The most important thing to do for the filmmakers is to make sure this is its own franchise that can exist independently of the rest of the DC Cinematic Universe.
Fans shouldn’t have too many concerns about this one just yet since not much is known. We’ve got a long way to go before 2018 and plenty of other comic book films to see up to then.
Ezra Miller is an unconventional choice for The Flash, but he’s proven to be a critical success up to this point and who knows what the casting directors and producers saw in his screen test. Hopefully it’s something inspiring, since that’s what Barry Allen should always be in this capacity.
There are some lingering doubts about the DCCU as a whole, especially due to Man of Steel being so divisive and so many stones left unturned for these characters on film. But this is a brave start and it shows that the people running the show are capable of thinking outside the box. That sort of mindset is going to be what sets this apart from the Marvel Studios films and what might even level the playing field a bit.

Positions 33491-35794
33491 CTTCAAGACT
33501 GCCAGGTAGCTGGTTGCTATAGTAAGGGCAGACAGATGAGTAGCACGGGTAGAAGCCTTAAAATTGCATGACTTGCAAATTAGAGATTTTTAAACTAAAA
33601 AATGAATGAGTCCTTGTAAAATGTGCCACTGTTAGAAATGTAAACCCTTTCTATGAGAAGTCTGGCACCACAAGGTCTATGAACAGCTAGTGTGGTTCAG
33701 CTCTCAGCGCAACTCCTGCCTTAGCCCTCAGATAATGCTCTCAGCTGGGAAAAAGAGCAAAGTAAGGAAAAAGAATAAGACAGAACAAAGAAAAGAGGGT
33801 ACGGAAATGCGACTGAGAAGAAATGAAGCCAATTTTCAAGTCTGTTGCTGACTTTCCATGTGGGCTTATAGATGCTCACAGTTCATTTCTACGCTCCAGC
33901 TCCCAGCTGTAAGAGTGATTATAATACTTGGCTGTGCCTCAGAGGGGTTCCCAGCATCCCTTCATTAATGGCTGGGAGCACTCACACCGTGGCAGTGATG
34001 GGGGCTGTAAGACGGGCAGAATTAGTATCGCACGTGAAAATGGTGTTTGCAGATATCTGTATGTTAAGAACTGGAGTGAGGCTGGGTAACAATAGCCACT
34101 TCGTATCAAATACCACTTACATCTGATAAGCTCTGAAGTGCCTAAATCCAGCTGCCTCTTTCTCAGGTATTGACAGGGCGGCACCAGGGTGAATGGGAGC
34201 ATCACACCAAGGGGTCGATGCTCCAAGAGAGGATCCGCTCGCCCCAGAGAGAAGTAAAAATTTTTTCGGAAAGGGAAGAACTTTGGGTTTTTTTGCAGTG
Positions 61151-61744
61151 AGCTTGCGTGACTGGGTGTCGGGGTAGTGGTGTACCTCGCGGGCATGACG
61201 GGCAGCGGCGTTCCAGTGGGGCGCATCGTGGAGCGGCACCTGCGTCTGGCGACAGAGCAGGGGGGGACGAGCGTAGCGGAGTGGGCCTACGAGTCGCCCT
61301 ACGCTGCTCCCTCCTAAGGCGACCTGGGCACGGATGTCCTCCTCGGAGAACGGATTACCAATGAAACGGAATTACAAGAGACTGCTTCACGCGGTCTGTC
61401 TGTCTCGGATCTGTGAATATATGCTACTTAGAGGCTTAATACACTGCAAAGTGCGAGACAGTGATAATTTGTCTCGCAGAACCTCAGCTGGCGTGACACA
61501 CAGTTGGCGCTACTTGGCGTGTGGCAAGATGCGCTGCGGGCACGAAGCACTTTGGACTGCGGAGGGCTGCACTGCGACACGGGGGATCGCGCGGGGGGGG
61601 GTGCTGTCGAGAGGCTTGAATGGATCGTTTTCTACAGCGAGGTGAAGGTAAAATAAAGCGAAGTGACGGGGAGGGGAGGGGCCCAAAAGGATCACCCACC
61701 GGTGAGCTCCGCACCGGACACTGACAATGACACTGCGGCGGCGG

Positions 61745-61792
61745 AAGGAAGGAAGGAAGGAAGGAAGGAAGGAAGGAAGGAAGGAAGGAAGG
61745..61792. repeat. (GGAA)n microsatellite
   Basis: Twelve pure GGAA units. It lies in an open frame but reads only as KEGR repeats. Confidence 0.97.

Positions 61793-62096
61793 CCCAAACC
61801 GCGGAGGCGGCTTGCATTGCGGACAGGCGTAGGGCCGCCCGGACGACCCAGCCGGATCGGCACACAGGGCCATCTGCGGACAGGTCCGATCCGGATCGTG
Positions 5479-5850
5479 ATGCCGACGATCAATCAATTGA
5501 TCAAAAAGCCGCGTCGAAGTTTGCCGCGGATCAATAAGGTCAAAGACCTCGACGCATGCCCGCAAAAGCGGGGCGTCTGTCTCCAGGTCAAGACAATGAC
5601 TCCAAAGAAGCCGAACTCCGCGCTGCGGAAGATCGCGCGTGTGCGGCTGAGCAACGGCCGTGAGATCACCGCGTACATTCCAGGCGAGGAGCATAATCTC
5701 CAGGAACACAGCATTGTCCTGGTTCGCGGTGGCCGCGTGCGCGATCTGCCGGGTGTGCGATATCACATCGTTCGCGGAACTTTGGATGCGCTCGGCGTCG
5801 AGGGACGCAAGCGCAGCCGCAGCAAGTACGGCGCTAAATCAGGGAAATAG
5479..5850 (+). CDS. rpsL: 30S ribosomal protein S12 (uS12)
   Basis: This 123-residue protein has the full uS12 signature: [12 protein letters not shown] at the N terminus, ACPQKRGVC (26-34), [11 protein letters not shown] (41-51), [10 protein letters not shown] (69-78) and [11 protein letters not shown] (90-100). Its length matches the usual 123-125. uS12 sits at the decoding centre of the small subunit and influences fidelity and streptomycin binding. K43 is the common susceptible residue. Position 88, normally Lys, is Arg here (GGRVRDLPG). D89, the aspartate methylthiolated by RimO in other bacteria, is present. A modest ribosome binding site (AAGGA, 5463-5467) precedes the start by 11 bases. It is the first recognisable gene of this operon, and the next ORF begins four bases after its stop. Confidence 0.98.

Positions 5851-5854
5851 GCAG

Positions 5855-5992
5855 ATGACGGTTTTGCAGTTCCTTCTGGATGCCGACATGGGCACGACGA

If there’s one character who could save everything from going off the rails, it’s The Flash. He’s done it many times in the comics and he’s pulling it off beautifully on TV right now. Let’s hope that magic translates to the big screen and this new golden age for the Scarlet Speedster can continue for a bit longer.
Opens March 23, 2018. Subject to change, of course
Come back next week for a breakdown of Aquaman!